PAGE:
Success Matters: Public Opinion and the War in Afghanistan

From Gallup’s new poll on public support for the Afghan deployment, “Americans Tilt Against Sending More Troops to Afghanistan“:

Americans are more likely to say they would oppose (50%) rather than favor (41%) a possible decision by President Barack Obama to send more U.S. troops to Afghanistan.

The possibility that Obama will need to make a decision on U.S. troop strength in Afghanistan has increased in recent weeks, amid reports that the senior American military commander in Afghanistan — Gen. Stanley A. McChrystal — is preparing to deliver a formal request for additional troops in Afghanistan, perhaps by the end of this week.

As noted by Gallup, the military wants more troops, and there’s been speculation that the Obama administration is facing a crisis of civil-military relations over appropriate troop levels in Afghanistan. Gen. Stanley McChrystal has asked from more troops and has stated that the U.S. will lose the war without them (and there’s speculation that McChrystal will resign if the administration refuses to provide the necessary resources). This morning’s papers report on the meeting Friday at Ramstein Air Base in Germany. See, the Wall Street Journal, “Afghan Troop Request Simmers,” and the Washington Post, “U.S. Military Leaders Discuss Troop Needs for Afghanistan.”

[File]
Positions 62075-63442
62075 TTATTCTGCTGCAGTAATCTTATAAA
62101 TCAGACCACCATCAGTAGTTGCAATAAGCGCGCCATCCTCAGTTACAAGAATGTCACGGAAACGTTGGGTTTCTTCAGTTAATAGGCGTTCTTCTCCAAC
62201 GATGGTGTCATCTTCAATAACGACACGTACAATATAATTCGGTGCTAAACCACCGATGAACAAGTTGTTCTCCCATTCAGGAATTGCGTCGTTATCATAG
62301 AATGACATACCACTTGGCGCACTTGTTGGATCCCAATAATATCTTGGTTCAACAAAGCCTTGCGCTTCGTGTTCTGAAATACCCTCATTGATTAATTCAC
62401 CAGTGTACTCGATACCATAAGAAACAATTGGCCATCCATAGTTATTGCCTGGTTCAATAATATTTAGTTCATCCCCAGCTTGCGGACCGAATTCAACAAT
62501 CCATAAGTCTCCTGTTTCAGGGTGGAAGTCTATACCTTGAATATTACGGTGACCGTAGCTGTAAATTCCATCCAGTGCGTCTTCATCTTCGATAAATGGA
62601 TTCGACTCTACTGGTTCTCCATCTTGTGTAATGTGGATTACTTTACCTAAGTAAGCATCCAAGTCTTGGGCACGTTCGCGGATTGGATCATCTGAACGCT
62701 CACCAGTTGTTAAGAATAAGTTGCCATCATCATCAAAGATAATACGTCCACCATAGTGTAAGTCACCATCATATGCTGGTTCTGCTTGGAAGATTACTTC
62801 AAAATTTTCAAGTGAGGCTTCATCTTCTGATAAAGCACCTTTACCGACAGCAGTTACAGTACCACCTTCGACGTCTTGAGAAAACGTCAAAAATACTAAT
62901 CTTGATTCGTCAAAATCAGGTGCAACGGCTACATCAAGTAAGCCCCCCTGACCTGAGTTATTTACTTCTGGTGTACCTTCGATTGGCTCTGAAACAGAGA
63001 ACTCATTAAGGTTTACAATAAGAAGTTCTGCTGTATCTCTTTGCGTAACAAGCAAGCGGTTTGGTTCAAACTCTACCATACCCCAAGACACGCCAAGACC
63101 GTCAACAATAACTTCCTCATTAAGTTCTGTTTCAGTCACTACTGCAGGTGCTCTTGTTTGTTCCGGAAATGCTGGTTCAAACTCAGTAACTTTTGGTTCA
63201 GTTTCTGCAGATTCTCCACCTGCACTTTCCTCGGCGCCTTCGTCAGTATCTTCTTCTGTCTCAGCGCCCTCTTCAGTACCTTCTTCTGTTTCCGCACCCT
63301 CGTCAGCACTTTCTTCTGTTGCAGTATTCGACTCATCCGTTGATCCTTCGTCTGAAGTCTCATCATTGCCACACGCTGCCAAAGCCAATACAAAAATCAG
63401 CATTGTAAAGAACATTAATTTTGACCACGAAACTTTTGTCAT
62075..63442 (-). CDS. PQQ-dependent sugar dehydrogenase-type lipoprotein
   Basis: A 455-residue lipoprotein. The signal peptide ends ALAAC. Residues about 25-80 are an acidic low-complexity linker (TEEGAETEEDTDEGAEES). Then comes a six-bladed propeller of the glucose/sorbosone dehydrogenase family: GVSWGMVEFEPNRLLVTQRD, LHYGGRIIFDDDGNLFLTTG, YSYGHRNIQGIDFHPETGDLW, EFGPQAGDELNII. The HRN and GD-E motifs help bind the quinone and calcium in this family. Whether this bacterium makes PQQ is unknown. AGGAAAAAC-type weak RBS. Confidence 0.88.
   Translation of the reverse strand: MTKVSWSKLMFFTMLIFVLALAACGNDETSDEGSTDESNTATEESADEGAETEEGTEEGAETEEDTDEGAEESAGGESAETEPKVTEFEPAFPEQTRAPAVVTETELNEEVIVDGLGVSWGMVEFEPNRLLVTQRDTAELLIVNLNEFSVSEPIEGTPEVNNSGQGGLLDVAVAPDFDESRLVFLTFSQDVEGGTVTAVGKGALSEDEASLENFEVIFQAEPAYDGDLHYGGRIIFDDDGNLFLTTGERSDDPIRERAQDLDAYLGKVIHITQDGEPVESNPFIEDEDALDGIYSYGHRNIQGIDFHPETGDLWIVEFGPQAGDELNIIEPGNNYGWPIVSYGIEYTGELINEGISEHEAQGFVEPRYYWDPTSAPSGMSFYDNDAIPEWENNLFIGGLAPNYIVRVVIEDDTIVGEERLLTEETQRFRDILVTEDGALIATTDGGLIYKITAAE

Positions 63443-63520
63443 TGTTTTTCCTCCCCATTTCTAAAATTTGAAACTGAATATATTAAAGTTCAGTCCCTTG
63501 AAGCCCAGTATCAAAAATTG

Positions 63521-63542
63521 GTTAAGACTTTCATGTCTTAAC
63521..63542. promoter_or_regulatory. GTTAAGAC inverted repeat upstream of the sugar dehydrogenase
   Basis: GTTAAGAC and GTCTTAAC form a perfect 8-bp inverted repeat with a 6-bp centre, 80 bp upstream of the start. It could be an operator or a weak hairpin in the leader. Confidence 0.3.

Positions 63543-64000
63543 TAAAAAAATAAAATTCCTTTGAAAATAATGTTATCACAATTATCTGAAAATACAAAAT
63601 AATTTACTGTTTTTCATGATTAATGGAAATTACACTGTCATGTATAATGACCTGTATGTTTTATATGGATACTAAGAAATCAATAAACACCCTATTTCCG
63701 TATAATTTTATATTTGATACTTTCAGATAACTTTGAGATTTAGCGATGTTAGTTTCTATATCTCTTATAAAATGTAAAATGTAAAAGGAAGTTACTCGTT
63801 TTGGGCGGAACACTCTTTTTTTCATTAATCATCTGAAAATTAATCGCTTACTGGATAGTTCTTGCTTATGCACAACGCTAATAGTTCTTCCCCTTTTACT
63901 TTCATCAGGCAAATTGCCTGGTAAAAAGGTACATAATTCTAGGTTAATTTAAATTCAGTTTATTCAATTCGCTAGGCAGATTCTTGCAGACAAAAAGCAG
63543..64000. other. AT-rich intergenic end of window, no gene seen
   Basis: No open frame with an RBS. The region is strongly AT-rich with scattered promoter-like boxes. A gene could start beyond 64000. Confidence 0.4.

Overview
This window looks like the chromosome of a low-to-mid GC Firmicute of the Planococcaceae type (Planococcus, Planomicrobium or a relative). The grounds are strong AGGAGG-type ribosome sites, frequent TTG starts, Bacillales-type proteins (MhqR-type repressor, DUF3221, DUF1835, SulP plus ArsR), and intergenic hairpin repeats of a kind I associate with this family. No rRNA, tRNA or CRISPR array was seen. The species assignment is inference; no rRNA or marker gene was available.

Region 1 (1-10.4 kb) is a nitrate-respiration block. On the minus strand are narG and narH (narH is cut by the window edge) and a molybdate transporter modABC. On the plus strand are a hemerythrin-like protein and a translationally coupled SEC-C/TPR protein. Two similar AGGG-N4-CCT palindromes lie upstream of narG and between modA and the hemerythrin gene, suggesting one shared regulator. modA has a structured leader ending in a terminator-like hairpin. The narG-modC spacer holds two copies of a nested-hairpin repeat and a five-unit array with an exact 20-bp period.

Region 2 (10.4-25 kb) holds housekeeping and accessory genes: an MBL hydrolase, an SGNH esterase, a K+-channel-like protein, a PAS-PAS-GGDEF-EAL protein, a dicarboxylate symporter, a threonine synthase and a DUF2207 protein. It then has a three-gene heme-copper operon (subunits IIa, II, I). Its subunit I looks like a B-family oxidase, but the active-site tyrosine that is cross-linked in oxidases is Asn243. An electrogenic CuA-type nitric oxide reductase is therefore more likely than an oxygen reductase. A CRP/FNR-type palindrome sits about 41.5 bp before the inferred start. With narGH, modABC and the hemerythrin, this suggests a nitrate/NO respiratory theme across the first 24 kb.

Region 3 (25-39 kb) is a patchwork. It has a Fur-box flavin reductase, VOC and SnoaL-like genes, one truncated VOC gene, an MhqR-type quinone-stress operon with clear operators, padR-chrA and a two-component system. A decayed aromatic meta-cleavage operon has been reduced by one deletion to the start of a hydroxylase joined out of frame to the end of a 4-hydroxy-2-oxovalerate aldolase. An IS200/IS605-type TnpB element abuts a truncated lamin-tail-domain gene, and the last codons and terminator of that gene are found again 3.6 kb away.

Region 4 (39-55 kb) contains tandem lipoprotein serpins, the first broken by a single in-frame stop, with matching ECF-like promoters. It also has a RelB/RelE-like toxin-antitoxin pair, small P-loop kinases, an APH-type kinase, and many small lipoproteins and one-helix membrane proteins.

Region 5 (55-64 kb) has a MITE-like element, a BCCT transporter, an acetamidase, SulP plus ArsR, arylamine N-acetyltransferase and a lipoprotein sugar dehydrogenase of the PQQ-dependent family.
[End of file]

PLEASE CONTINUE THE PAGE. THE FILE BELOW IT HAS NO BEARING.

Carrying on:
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The conflict has been heating up and U.S. forces have taken heavy casualties of late. And, increasing battle deaths are being used by our enemies to help drain public support for the deployment. As the Journal‘s article notes: